I’m creating a modelling tool and need an easy way of selecting objects in my scene. Any input is welcomed. I’ve basically got two strategies.
a ) Using the selection buffer. This is tiresome as I need to name every triangle in my mesh ( I need to be able to select individual triangles ). From reading the red book I can’t put the glLoadName() between a glBegin(GL_TRIANGLES) and a glEnd() correct ? This leaves me two options:
1 ) name each mesh as a whole and allow selection on the mesh basis ( not enough detail in my selection ) .
2 ) use glLoadName(i) followed by a loop through all my triangles in the mesh and use glBegin(GL_TRIANGLE) instead.
I’m not liking either of these options. Particularly as I have 4 viewports in my window and in order to do the selection I need to figure out which one was clicked and construct my viewing matrix from that, converting mouse coordinates as I go. I’ve also had problems with this method as I’m using double-buffering with MFC and the rendering context needs to be current. Anyone seen this before ?
Second strategy is to use the drawing to the back buffer method and check the color under the mouse coordinates. This seems simpler and more efficient plus would give me the detail I need but I can’t get it to work.
Does anyone have an example of this on their site ? I’ve tried searching but to no avail. Again any help is appreciated.
Rock on !!!
I had an similar problem (just look for the last posting from me, includes source code). The selection was not usable because the name stack just handles 64 names. So I used the feedbackbuffer together with glPassthrough(float).
The previous source code needs some changes, so the feedbackbuffer must be large enough to store all coordinates of the drawn vertices. The Pickmatrix window is now 1x1 pixel large, and the checkresult function returns the token of the first coordinate after a token.
In my code I draw about 622207 vertices. The “selection” via feedback takes about 0,5 sec, but this is up to your original display routine - and my one is quite slow
Alright an update: Last night I tried to implement the selection algorithm described in the red book that uses color values and the back buffer. It wasn’t pleasant but it seems to work within an error of 4 triangles. Believe me I was amazed this worked even to this degree. In any case, I believe the problem now is the encoding of the primitive indeces in the colors. Either dithering is on ( it was too late last night to attempt with it explicitly off ),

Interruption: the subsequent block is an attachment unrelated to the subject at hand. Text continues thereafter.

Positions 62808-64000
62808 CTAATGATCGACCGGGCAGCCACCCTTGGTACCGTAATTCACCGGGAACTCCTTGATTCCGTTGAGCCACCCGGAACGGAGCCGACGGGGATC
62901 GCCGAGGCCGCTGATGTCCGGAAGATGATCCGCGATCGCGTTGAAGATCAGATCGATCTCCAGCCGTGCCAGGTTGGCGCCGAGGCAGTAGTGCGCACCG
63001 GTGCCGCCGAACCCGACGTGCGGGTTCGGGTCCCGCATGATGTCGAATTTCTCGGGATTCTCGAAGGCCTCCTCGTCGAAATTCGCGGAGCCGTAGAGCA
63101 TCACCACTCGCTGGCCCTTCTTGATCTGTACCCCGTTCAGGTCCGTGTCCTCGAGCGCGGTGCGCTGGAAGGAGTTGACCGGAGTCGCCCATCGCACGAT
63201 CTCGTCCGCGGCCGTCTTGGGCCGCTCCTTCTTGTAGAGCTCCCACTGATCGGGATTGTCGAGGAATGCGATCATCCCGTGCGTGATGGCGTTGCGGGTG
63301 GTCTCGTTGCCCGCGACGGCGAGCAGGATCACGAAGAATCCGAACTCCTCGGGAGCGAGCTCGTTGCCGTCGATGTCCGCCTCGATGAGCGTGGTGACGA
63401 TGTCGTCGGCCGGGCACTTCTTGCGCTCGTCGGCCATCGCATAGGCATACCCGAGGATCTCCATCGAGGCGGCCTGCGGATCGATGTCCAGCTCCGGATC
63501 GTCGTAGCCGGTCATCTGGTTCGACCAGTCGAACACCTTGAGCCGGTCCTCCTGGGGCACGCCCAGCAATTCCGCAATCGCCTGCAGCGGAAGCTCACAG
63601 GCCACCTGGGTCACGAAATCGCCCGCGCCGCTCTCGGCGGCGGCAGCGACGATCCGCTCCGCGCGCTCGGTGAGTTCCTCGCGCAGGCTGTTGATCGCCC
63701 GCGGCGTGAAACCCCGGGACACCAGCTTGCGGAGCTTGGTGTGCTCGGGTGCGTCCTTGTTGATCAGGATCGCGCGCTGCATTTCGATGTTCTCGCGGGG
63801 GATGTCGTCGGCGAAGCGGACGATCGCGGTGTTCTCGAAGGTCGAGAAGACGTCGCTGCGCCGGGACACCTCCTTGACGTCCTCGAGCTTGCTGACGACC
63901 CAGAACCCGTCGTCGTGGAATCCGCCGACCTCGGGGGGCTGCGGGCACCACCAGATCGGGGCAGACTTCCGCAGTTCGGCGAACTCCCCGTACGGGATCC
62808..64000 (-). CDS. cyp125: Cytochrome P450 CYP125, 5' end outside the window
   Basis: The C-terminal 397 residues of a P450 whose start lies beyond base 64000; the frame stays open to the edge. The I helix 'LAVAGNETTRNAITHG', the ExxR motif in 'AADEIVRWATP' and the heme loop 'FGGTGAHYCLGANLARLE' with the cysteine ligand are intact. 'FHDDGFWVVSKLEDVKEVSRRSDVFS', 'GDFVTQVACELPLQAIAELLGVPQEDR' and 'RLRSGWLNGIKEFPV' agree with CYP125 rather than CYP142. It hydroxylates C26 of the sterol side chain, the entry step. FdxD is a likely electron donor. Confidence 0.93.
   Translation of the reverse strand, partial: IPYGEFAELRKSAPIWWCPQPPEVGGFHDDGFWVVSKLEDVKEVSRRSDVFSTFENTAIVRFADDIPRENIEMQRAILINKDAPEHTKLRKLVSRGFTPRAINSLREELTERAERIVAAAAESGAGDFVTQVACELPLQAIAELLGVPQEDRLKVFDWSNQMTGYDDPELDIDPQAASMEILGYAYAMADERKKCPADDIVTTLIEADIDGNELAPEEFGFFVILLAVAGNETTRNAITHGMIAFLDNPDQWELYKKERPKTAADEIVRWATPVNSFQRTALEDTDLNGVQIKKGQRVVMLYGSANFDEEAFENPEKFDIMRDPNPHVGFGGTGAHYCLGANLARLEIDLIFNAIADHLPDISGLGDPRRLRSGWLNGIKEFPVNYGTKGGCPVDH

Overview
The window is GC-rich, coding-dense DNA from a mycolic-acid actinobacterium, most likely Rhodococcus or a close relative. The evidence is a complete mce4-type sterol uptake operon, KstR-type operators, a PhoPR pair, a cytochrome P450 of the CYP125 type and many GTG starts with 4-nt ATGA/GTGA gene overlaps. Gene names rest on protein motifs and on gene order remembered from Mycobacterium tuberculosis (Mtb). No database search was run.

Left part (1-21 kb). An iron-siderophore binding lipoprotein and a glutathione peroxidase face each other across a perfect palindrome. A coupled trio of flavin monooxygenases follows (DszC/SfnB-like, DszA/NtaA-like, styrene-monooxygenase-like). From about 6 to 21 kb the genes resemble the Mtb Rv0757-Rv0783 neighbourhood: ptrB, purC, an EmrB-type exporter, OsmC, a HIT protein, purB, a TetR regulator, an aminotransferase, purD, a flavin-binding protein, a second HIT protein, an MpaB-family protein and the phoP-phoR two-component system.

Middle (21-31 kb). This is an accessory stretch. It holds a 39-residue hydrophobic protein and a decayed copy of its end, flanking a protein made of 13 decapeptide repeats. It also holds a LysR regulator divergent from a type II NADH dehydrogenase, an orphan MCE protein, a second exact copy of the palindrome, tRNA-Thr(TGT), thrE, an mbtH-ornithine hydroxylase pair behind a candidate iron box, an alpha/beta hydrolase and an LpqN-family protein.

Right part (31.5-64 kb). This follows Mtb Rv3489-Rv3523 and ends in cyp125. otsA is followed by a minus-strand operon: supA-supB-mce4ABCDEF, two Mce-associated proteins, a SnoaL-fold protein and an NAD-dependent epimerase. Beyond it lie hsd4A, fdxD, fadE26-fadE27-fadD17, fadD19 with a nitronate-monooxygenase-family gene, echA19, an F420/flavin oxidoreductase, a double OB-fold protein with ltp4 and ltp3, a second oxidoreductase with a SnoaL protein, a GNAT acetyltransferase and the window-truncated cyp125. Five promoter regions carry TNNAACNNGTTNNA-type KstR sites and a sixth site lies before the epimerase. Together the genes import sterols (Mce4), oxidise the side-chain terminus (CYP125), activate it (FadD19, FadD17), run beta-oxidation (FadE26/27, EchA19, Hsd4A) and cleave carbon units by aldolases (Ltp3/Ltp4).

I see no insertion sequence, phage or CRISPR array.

Question: What’s the default on this ? on or off ? I’m in GL_RGB mode.
Either that or there’s a loss of precision somewhere in my r,g,b value generation. I’m using floats but I’m not sure what the glColor3f function does with very small decimal numbers
Question: if I send glColor3f(0.00001,0.0,0.0) to openGL will it chop off the .00001 off ?
very probable: since most color buffers hold 8 bits of precision, so 256 intensities for component, 0.00001*256 = 0.00256, wich is less than 0 will be rounded to 0.
i would use glColor3ub() to assign precise color values.
Alright, another tremendous night of coding over and here 's the update: I played around a lot with the code and took DMY’s suggestion of using glColor3ub(). It worked to some degree of success, please read on…
I found if my machine is set to display True Color then everything works fine.
If I’m in 65536 color mode then I start seeing triangles making selection mistakes ( every 8th triangle works, all others think they are the 8th !).
In 256 and 16 color modes, forget it. Nothing works properly.
This leads me to believe that I need a true color setup in order for this to work. Although that should have been clear if I’d taken the time to think. I’m using 255 possible values for each r,g,b component. That’s
255 * 255 * 255 = a whole lot more than I need.
I’d be happy with 16 * 16 *16 = 4096 entries.
My question now becomes: How can I figure out what color depth I need AND be sure I’m going to GET that depth regardless of the computer I’m running on ?